After saying farewell to the Ephesian elders, we sailed straight to the island of Cos. The next day we reached Rhodes and then went to Patara.
There we boarded a ship sailing for Phoenicia.
We sighted the island of Cyprus, passed it on our left, and landed at the harbor of Tyre, in Syria, where the ship was to unload its cargo.
We went ashore, found the local believers, and stayed with them a week. These believers prophesied through the Holy Spirit that Paul should not go on to Jerusalem.
When we returned to the ship at the end of the week, the entire congregation, including women and children, left the city and came down to the shore with us. There we knelt, prayed,
and said our farewells. Then we went aboard, and they returned home.
The next stop after leaving Tyre was Ptolemais, where we greeted the brothers and sisters and stayed for one day.
The next day we went on to Caesarea and stayed at the home of Philip the Evangelist, one of the seven men who had been chosen to distribute food.
He had four unmarried daughters who had the gift of prophecy.
Several days later a man named Agabus, who also had the gift of prophecy, arrived from Judea.
He came over, took Paul’s belt, and bound his own feet and hands with it. Then he said, “The Holy Spirit declares, ‘So shall the owner of this belt be bound by the Jewish leaders in Jerusalem and turned over to the Gentiles.’”
When we heard this, we and the local believers all begged Paul not to go on to Jerusalem.
But he said, “Why all this weeping? You are breaking my heart! I am ready not only to be jailed at Jerusalem but even to die for the sake of the Lord Jesus.”
When it was clear that we couldn’t persuade him, we gave up and said, “The Lord’s will be done.”
After this we packed our things and left for Jerusalem.
Some believers from Caesarea accompanied us, and they took us to the home of Mnason, a man originally from Cyprus and one of the early believers.
When we arrived, the brothers and sisters in Jerusalem welcomed us warmly.
The next day Paul went with us to meet with James, and all the elders of the Jerusalem church were present.
After greeting them, Paul gave a detailed account of the things God had accomplished among the Gentiles through his ministry.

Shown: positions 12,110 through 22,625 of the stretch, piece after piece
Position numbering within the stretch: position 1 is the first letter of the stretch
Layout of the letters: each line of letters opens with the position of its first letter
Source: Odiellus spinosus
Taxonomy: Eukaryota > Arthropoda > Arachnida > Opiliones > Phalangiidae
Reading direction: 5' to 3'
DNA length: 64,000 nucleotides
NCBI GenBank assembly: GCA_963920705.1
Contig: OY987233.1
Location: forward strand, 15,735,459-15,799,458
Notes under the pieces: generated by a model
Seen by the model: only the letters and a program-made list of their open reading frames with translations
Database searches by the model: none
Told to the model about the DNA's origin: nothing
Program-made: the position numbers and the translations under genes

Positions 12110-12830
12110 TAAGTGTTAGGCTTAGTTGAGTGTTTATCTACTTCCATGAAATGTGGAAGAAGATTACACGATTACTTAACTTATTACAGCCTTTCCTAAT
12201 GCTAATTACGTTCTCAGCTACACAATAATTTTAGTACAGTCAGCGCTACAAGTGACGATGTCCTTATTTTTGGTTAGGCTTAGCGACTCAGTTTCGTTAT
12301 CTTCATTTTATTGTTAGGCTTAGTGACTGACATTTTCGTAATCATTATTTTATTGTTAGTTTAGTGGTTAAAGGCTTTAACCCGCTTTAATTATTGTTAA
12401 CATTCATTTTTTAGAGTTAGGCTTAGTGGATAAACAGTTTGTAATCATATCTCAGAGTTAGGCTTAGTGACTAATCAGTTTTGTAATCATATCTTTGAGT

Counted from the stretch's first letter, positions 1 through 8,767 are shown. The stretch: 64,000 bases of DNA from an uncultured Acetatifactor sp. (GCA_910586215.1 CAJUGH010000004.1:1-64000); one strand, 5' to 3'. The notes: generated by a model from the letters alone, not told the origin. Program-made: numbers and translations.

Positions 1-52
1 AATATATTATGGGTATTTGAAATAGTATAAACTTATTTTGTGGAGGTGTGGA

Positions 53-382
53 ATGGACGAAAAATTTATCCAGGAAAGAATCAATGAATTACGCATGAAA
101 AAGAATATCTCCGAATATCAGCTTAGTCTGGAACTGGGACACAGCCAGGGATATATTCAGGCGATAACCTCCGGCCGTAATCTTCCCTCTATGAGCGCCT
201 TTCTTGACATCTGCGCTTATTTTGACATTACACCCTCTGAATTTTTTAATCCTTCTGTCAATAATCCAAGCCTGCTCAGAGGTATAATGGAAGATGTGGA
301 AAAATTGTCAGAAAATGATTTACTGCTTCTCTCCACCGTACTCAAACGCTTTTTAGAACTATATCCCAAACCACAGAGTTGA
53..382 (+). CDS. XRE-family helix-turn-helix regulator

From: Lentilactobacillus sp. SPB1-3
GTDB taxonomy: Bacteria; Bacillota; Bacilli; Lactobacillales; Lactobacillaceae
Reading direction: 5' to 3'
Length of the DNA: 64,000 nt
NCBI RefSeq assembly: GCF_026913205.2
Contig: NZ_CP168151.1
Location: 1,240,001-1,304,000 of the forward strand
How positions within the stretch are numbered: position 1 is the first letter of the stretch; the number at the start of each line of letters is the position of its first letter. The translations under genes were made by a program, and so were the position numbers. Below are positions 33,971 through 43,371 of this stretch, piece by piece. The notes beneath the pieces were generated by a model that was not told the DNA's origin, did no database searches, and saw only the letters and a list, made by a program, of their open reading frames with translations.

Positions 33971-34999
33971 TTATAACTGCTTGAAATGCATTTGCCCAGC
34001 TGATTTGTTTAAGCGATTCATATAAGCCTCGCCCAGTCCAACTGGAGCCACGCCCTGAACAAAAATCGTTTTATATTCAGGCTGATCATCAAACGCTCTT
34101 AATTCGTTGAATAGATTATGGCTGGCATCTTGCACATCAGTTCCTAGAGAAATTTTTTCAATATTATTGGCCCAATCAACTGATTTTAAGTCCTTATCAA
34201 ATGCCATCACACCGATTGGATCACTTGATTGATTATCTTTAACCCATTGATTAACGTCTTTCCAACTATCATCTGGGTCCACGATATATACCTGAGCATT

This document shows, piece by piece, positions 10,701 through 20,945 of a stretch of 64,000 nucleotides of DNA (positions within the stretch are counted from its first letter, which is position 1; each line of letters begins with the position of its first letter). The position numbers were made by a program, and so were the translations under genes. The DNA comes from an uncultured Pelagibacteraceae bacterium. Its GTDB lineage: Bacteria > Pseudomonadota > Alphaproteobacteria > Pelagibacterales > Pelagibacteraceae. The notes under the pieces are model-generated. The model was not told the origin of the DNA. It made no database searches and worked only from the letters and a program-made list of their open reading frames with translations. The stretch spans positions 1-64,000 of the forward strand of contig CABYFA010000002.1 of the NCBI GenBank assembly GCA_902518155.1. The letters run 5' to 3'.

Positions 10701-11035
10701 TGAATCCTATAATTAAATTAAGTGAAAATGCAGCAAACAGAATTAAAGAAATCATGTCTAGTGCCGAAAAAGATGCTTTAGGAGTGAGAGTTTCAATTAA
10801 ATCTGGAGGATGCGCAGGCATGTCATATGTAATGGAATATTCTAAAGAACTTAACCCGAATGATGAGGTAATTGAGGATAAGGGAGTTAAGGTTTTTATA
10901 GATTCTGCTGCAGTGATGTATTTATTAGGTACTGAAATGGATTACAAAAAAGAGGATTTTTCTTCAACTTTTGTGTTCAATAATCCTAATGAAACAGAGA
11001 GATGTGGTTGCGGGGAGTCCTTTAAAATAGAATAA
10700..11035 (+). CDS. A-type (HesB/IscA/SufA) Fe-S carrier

After hearing this, they praised God. And then they said, “You know, dear brother, how many thousands of Jews have also believed, and they all follow the law of Moses very seriously.
But the Jewish believers here in Jerusalem have been told that you are teaching all the Jews who live among the Gentiles to turn their backs on the laws of Moses. They’ve heard that you teach them not to circumcise their children or follow other Jewish customs.
What should we do? They will certainly hear that you have come.
“Here’s what we want you to do. We have four men here who have completed their vow.
Go with them to the Temple and join them in the purification ceremony, paying for them to have their heads ritually shaved. Then everyone will know that the rumors are all false and that you yourself observe the Jewish laws.
“As for the Gentile believers, they should do what we already told them in a letter: They should abstain from eating food offered to idols, from consuming blood or the meat of strangled animals, and from sexual immorality.”
So Paul went to the Temple the next day with the other men. They had already started the purification ritual, so he publicly announced the date when their vows would end and sacrifices would be offered for each of them.
The seven days were almost ended when some Jews from the province of Asia saw Paul in the Temple and roused a mob against him. They grabbed him,
yelling, “Men of Israel, help us! This is the man who preaches against our people everywhere and tells everybody to disobey the Jewish laws. He speaks against the Temple—and even defiles this holy place by bringing in Gentiles. ”
(For earlier that day they had seen him in the city with Trophimus, a Gentile from Ephesus, and they assumed Paul had taken him into the Temple.)
The whole city was rocked by these accusations, and a great riot followed. Paul was grabbed and dragged out of the Temple, and immediately the gates were closed behind him.
As they were trying to kill him, word reached the commander of the Roman regiment that all Jerusalem was in an uproar.
He immediately called out his soldiers and officers and ran down among the crowd. When the mob saw the commander and the troops coming, they stopped beating Paul.
Then the commander arrested him and ordered him bound with two chains. He asked the crowd who he was and what he had done.
Some shouted one thing and some another. Since he couldn’t find out the truth in all the uproar and confusion, he ordered that Paul be taken to the fortress.
As Paul reached the stairs, the mob grew so violent the soldiers had to lift him to their shoulders to protect him.
And the crowd followed behind, shouting, “Kill him, kill him!”
As Paul was about to be taken inside, he said to the commander, “May I have a word with you?” “Do you know Greek?” the commander asked, surprised.
“Aren’t you the Egyptian who led a rebellion some time ago and took 4,000 members of the Assassins out into the desert?”
“No,” Paul replied, “I am a Jew and a citizen of Tarsus in Cilicia, which is an important city. Please, let me talk to these people.”
The commander agreed, so Paul stood on the stairs and motioned to the people to be quiet. Soon a deep silence enveloped the crowd, and he addressed them in their own language, Aramaic.